Fig 7. Specific codons in the P site were associated with higher or lower readthrough efficiencies.

A. Heatmap of median readthrough efficiency of genes containing a particular triplet codon in the ribosomal P site. Positive value (red) indicates that the group of genes had higher readthrough efficiencies compared to sample median, while negative value (blue) indicates lower readthrough efficiencies. Wilcoxon’s rank sum test was used to determine whether the difference in group and sample media was significant. Significant difference was represented as a larger tile. B. General information regarding the P-site codons. The Y-axis shows frequency of codon usage in the P site among the reference gene set. Color of the bar represents tRNA adaptation index (tAI), a measurement for codon optimality where 0 is non-optimal and 1 is optimal [48,49]. Below the bar plots are wobble pair information and anti-codon modifications. C. Heatmap showing residuals of χ2 test of independence between stop codon and P-site codon identities. Significant values (p < 0.05), represented by larger tile size, indicate the significant association between stop codon and P-site codon identities. Positive (red) residuals specify positive association (attraction) and negative (blue) residuals negative association (repulsion) between variables. Interpretation of the results should be done with caution as the analysis suffered from small sample size.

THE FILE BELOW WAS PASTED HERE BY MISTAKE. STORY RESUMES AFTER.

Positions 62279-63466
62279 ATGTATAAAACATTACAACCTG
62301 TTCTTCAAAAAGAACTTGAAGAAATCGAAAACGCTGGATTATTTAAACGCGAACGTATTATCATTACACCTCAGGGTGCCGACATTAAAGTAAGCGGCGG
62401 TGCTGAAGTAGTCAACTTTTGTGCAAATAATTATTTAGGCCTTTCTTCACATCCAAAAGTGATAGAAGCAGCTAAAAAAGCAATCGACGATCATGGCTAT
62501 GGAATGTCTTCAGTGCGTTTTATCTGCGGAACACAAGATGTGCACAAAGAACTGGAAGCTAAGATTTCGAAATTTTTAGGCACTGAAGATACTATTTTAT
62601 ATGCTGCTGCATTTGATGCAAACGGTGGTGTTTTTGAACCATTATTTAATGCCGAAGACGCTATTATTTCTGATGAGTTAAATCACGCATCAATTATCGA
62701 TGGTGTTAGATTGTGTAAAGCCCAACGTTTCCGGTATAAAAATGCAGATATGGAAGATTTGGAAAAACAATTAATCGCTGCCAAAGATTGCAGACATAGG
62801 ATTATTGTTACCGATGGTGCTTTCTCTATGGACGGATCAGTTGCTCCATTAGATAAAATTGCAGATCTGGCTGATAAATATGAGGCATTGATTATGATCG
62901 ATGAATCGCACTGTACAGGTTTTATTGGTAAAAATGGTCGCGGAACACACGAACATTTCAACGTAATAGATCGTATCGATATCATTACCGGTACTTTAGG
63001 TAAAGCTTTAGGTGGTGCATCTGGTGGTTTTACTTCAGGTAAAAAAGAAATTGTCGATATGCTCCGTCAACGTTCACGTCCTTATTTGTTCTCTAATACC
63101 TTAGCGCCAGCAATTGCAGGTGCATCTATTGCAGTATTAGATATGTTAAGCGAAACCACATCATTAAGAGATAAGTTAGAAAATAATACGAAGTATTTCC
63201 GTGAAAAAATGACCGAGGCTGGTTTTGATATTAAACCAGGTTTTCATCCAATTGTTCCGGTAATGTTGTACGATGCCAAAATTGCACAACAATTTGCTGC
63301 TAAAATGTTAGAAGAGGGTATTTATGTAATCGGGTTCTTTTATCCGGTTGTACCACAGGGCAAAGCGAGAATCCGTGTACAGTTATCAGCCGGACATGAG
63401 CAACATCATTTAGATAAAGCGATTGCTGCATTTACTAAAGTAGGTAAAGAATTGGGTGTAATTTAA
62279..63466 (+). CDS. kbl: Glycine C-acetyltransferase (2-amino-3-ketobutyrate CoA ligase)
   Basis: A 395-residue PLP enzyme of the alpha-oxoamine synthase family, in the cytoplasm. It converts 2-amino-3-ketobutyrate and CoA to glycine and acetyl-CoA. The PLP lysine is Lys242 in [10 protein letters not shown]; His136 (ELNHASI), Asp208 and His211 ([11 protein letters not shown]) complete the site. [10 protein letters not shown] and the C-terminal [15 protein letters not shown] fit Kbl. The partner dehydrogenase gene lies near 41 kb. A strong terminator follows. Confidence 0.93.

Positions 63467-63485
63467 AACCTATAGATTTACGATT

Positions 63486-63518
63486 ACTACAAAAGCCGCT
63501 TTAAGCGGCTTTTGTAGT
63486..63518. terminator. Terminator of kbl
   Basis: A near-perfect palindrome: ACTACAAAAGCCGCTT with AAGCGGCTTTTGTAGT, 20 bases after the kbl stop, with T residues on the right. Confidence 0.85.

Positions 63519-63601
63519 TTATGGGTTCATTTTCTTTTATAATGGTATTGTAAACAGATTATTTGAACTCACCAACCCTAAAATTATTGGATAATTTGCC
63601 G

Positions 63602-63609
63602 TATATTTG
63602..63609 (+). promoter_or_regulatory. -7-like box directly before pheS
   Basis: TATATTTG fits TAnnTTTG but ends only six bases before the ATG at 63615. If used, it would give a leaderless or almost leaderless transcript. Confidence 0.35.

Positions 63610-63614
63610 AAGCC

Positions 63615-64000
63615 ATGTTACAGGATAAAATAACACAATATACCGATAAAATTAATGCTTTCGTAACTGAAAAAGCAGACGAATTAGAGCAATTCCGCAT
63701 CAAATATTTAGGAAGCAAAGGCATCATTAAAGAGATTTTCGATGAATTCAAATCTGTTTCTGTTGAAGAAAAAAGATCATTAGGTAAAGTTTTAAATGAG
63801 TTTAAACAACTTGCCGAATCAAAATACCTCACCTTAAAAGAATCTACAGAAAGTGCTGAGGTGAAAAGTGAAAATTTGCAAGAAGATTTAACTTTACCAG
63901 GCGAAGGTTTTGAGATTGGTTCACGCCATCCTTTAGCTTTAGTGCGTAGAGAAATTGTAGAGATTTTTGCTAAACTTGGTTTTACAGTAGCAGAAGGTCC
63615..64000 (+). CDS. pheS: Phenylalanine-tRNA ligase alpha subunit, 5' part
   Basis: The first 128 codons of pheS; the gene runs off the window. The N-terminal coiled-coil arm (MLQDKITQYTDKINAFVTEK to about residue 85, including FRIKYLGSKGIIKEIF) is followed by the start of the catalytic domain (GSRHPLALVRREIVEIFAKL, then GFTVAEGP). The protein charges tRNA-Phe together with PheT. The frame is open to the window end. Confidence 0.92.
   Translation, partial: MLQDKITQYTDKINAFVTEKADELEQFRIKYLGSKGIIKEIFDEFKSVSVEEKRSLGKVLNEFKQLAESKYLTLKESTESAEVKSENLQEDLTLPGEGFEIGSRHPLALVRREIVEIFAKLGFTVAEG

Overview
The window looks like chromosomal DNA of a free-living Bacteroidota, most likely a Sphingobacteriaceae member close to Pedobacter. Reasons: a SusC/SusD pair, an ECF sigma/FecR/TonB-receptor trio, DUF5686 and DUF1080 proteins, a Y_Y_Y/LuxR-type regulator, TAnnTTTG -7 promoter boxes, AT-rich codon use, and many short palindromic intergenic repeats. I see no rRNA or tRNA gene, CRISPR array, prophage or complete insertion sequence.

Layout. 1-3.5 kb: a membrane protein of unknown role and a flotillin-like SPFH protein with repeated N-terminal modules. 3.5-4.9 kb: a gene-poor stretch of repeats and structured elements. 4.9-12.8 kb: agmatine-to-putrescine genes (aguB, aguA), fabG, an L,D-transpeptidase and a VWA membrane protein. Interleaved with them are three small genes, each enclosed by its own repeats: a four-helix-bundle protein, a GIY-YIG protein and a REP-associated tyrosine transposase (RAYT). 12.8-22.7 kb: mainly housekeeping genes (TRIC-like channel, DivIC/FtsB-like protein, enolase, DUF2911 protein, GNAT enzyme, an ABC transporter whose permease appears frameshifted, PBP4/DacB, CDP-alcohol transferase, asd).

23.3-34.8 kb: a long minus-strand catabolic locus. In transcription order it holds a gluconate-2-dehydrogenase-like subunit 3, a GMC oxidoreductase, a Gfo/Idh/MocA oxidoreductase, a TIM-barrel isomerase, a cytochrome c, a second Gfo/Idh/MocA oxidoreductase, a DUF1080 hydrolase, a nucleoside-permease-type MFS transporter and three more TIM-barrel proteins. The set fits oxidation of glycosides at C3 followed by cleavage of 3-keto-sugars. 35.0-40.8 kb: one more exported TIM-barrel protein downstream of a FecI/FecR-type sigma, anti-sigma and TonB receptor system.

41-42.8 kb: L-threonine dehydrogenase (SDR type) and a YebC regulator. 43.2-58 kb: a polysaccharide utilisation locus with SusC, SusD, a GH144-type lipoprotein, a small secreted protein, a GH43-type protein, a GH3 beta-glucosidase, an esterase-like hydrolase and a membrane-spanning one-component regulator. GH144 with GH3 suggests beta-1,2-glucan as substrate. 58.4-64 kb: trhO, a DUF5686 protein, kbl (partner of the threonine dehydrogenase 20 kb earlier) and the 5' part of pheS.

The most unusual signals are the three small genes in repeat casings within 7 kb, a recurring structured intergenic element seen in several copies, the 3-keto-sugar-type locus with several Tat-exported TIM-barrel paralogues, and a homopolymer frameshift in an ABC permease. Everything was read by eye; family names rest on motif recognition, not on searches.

From this analysis, two particular nucleotide combinations were likely responsible for low readthrough efficiencies, namely the C/G and U combinations and the UU and A/C combinations. In the first group, CGU and GCU were codons that appeared in genes with significantly lower readthrough efficiencies in most samples even though they code for different amino acids and were clearly distinct from their respective synonymous codons. Remarkably, genes containing CUG (leucine), which had exactly the same nucleotide composition, showed higher readthrough efficiencies compared to sample median. These opposite trends suggested that not only specific combinations of nucleotides, but also specific positional arrangements have to be optimal for efficient termination. In the second group genes containing UUA and UUC had lower readthrough efficiencies but only in WT conditions (WT strains and sup45-ts at 25°C). Similar to the C/GU case, UUA and UUC had the same pattern despite coding for different amino acids and were distinct from their respective synonymous codons.